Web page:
Nestled in the campestral sprawl that is the rural outskirts of Philadelphia, no more than 35 minutes from each other, are Cheyney University and Lincoln University, the two historically black colleges or universities in Pennsylvania. Their campuses are living, moving, thriving tributes to their culture-rich communities and the giftedness of the Diaspora.
Each has educated and empowered students of African descent for more than a century and a half. Each has nurtured and fortified a talent pool of leaders and scholars, professionals and visionaries. And each vehemently claims the distinction of being the first HBCU.
Rivalries between schools—particularly black schools—heighten the student experience and fuel alumni pride. Collegiate competitions have percolated because of geographic boundaries (Clark vs. Morehouse), naming convention (Hampton vs. Howard) and football faceoffs (Grambling vs. Southern). Others date back so far, no one can rightly recall when they started or why they exist in the first place, though that doesn’t turn down the passion that feeds them. In the case of Cheyney vs. Lincoln, bragging rights to the title of “the first HBCU” are rooted in historical perspective.
“There are two different ways of looking at it,” explained Dr. George Cooper, executive director of the White House Initiative on HBCUs. “Are you looking at an institution because of its chronological age, regardless of degrees offered, or are you looking at baccalaureate degrees awarded?”
For students and graduates of each respective university, there’s no question: their school is the obvious title holder. Even reputable third-party resources aren’t in consistent agreement. Details around which school is the first are as inconclusive as public opinion:
According to the History Channel: Lincoln
On the PBS website: Cheyney
In a blog post on CNN written by Dr. Michael Lomax, president and CEO of the United Negro College Fund: Lincoln
In research published by the Department of Education’s Office of Civil Rights: Cheyney
That same variance in opinion has sparked impassioned exchanges and heated debates at barber shops, bus stops, church halls, sporting events, day care centers, family get-togethers—anywhere a Lincolnian, a Cheyneyite or any member of their equally adamant inner circle may be around to defend the honor of the institution they believe to be the inaugural HBCU. The annual Cheyney vs. Lincoln games, both in basketball and football, are sporting battle royales and trash talk extravaganzas. Urban legend even whispers stories about the meltdown of meetings between suit-wearing, Ph.D.’d academicians because their participants got caught up in a verbal CU vs. LU showdown. Everybody’s got an opinion. But opinion doesn’t inform facts.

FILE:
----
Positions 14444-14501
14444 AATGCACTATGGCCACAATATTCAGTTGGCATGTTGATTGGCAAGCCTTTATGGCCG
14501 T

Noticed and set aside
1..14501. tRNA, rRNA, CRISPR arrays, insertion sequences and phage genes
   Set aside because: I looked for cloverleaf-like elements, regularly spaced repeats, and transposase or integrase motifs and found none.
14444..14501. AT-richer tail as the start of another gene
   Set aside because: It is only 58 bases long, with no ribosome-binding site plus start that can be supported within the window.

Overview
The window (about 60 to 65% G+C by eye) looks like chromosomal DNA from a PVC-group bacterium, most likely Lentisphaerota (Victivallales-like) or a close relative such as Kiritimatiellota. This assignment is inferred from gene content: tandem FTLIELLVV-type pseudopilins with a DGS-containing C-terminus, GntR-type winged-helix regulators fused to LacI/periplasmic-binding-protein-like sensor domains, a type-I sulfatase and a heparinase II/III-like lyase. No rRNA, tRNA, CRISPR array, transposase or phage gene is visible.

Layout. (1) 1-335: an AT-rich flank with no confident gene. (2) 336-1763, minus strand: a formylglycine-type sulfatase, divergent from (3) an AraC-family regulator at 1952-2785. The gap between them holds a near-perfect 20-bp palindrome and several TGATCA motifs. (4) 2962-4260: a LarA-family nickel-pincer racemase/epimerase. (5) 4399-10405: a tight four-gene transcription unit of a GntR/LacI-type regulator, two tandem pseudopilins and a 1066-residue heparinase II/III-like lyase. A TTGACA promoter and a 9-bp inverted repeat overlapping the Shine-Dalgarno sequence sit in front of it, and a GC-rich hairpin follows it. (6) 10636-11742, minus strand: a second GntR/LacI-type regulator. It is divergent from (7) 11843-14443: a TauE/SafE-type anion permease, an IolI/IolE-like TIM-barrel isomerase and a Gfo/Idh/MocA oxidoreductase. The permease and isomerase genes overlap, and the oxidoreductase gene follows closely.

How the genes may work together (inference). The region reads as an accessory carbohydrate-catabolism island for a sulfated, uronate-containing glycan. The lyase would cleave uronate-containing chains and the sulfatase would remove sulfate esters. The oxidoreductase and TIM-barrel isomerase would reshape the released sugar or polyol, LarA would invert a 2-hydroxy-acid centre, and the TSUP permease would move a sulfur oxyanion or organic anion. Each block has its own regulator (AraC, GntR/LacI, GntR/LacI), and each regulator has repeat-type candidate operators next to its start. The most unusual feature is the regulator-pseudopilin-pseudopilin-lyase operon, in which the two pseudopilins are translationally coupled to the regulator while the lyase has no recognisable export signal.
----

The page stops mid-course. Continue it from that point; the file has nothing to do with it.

Founded in 1837 as the African Institute, the school now known as Cheyney University was formed as a result of a $10,000 endowment from Richard Humphreys, reportedly a onetime slave trader who not only revolutionized his own life by becoming a Quaker, but rectified personal and social wrongs by donating money to help young African Americans get training in skilled trades. Through the offering of basic subjects like reading, writing and math, in addition to mechanics and agriculture, Humphreys hoped the learned would in turn teach the unlearned, creating a domino effect of education among young, black folks.
The school moved from its original home in Philadelphia to a farm some 25 miles outside the city once it was owned by another Quaker named George Cheyney. Until that point, it had been a secondary school. In 1914, it was renamed the Cheyney Training School for Teachers. That same year, it became an institution of higher learning and awarded its first degree. In those 77 years between its inception and its formalization as a university, 97 other historically black colleges and universities had been founded.
Down the stretch of what is now Route 1 South, Ashmun Institute was chartered in 1854 by Presbyterian minister the Rev. John Miller Dickey and his wife, Sarah Emlen Cresson, who was a Quaker, to provide higher education in the arts and sciences for black men. The plan of action was to groom them as teachers and send them, at least in part, to colonize Liberia and evangelize as Christians. That intention was remixed after interest in the “back to Africa” movement floundered and students became increasingly successful in professional fields. By 1866, the year the school was renamed Lincoln University in honor of the assassinated President Abraham Lincoln, there were 100 young men on campus. (Women were admitted many, many years later in 1952.)
“When people ask the question about the oldest HBCU,” said Cooper, “Lincoln University stands out because it was chartered in 1854 as a higher education institution. Cheyney can say that they existed for a longer period of time, but not as a university. They were created in 1837, but they didn’t award college degrees until 1914.”
Today marks Founder’s Day at Lincoln, a celebration of 160 years since the university was chartered and its campus etched into the lush middle-of-nowhereness that has physically enveloped generations of students and faculty. The debate between it and Cheyney will undoubtedly continue as part of a long-standing tradition and healthy competition.
“Both of them are certainly distinguished institutions in their own right and have done great work over the years,” added Anthony Ray, founder and chairman of HBCU Nation and host of HBCU Nation radio. “I’ve got to go with Lincoln for my answer, but when we put things in historical perspective, both have made tremendous contributions to the nation and the world at large by carrying out their missions.”